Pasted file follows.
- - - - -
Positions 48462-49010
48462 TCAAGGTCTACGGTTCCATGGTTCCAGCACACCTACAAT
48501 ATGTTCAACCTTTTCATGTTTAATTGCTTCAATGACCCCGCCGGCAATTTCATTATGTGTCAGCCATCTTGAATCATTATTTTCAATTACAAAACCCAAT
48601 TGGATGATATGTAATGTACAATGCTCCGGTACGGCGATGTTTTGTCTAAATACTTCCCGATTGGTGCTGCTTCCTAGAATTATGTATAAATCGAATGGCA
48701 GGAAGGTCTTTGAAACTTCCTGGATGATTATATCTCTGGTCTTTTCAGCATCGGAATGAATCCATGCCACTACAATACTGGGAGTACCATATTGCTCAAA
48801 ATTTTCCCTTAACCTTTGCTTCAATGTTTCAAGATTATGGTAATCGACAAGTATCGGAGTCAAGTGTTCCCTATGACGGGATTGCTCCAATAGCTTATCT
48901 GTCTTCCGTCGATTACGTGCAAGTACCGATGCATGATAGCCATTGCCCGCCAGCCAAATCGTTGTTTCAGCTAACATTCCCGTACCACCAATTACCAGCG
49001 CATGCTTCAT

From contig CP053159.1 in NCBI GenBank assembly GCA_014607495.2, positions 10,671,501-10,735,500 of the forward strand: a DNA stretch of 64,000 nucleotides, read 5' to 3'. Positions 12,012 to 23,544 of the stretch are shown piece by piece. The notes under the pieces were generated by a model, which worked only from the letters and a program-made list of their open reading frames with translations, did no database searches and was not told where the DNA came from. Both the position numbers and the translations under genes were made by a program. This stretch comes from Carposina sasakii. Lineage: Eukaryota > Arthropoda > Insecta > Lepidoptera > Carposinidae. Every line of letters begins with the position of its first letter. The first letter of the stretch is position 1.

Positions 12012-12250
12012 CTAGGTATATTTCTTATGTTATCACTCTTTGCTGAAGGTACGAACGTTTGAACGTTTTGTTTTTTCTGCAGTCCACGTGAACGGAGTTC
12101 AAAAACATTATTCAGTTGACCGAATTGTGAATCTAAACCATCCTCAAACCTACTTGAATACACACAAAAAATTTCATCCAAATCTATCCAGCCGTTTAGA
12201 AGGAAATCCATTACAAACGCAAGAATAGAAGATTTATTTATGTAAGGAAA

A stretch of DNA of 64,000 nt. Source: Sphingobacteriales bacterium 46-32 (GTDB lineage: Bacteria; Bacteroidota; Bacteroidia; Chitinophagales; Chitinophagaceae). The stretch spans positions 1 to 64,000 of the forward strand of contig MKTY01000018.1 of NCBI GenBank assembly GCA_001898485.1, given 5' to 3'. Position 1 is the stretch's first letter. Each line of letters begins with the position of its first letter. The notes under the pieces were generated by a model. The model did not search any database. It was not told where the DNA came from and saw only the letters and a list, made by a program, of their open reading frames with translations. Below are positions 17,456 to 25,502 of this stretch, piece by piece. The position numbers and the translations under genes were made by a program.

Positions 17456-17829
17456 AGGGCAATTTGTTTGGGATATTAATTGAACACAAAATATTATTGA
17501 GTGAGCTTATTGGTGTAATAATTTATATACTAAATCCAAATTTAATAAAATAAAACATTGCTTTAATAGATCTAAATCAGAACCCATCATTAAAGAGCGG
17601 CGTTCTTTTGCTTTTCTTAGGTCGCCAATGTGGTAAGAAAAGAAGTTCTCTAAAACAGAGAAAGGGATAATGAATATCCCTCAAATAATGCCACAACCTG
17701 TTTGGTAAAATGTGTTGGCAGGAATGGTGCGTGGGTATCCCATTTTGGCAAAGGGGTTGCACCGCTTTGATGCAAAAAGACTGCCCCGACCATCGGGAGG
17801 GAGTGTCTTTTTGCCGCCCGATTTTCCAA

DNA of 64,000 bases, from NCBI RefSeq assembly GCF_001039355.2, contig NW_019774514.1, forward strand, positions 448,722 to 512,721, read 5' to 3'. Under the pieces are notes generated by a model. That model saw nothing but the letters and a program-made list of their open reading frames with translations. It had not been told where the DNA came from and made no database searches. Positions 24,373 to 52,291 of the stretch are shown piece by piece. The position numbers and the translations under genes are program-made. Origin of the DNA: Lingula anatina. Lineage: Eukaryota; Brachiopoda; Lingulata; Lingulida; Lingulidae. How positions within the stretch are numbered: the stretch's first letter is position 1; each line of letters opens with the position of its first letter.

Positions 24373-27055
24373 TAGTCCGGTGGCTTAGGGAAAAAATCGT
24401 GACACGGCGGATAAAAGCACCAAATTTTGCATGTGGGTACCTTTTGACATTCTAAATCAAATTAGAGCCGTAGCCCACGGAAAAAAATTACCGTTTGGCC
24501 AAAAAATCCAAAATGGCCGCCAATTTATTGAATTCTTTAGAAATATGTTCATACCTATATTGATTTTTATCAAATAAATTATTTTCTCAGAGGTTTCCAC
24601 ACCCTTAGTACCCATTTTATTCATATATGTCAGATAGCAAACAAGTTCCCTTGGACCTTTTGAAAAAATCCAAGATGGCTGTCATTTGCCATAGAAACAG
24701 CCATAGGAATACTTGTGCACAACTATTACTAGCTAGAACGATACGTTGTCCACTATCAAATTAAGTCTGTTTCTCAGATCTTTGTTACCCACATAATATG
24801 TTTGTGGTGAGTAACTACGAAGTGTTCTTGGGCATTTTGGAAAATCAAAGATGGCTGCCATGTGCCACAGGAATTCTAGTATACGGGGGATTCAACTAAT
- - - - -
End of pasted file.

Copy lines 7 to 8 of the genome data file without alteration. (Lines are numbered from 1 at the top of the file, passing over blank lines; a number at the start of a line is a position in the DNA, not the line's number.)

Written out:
48901 GTCTTCCGTCGATTACGTGCAAGTACCGATGCATGATAGCCATTGCCCGCCAGCCAAATCGTTGTTTCAGCTAACATTCCCGTACCACCAATTACCAGCG
49001 CATGCTTCAT